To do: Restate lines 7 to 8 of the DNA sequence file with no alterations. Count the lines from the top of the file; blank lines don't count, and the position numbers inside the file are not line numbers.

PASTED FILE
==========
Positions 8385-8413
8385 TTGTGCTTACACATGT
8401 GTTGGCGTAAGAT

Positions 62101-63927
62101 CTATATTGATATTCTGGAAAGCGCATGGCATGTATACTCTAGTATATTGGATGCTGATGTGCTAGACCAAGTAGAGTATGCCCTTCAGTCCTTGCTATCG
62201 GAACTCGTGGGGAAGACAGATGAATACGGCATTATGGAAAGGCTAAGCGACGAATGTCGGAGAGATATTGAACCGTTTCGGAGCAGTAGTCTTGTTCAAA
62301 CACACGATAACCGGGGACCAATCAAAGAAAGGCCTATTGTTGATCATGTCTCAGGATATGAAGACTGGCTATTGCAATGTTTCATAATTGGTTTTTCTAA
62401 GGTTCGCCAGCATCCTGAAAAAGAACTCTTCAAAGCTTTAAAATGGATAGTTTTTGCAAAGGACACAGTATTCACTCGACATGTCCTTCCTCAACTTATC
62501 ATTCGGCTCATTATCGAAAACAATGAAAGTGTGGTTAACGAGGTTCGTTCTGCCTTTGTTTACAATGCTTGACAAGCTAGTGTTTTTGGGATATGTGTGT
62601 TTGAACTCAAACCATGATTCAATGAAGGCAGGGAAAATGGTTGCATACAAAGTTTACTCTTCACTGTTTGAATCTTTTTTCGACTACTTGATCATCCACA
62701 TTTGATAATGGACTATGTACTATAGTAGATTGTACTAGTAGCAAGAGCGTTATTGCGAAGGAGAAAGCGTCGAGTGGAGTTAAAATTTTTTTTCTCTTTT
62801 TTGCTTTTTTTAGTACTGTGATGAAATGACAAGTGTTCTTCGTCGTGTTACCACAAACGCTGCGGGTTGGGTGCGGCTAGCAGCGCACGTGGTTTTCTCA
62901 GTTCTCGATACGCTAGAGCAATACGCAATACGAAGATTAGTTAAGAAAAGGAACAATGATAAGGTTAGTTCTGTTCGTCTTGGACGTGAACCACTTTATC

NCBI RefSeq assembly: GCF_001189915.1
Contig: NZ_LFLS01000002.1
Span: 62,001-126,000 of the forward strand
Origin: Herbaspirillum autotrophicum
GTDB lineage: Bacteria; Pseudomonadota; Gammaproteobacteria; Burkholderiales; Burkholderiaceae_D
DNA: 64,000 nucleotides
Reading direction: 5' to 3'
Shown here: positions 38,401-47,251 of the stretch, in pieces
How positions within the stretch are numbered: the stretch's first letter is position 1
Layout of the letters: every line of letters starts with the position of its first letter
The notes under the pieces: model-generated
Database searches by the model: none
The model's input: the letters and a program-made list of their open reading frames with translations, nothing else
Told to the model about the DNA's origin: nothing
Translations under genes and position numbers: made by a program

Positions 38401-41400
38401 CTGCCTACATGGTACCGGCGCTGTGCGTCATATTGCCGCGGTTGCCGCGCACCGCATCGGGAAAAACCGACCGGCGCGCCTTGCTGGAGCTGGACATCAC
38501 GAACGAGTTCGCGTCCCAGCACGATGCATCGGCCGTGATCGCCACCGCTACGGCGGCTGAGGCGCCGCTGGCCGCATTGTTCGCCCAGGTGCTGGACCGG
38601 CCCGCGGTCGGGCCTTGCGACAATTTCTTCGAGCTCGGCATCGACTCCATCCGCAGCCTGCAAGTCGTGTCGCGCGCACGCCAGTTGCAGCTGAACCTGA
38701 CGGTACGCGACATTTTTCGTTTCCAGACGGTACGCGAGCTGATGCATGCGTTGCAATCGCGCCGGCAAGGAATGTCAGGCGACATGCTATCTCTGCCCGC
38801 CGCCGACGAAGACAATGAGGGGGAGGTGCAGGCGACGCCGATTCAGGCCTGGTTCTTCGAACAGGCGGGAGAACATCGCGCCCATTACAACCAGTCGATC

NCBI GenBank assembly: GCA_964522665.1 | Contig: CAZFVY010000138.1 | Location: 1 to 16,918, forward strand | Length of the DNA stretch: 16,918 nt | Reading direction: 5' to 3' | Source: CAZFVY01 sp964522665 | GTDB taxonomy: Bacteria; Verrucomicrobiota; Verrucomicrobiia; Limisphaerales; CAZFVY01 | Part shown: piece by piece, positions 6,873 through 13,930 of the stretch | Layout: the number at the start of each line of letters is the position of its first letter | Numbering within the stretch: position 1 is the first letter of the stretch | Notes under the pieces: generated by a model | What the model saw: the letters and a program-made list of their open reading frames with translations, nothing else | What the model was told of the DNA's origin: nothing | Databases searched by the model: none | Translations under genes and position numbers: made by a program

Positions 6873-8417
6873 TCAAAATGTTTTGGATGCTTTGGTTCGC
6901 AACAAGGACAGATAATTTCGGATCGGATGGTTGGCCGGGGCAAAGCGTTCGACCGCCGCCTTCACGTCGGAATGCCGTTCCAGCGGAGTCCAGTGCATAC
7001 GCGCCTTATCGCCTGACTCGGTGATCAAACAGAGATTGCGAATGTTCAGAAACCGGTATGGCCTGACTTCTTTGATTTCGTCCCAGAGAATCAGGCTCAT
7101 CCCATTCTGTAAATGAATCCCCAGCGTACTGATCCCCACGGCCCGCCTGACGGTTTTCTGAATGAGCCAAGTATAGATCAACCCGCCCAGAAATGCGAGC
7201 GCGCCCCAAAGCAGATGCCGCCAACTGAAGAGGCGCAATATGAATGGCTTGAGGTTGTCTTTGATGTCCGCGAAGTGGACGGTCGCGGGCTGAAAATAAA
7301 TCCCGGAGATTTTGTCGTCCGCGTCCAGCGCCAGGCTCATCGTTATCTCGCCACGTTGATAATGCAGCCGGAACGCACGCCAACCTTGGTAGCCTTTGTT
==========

62301 CACACGATAACCGGGGACCAATCAAAGAAAGGCCTATTGTTGATCATGTCTCAGGATATGAAGACTGGCTATTGCAATGTTTCATAATTGGTTTTTCTAA
62401 GGTTCGCCAGCATCCTGAAAAAGAACTCTTCAAAGCTTTAAAATGGATAGTTTTTGCAAAGGACACAGTATTCACTCGACATGTCCTTCCTCAACTTATC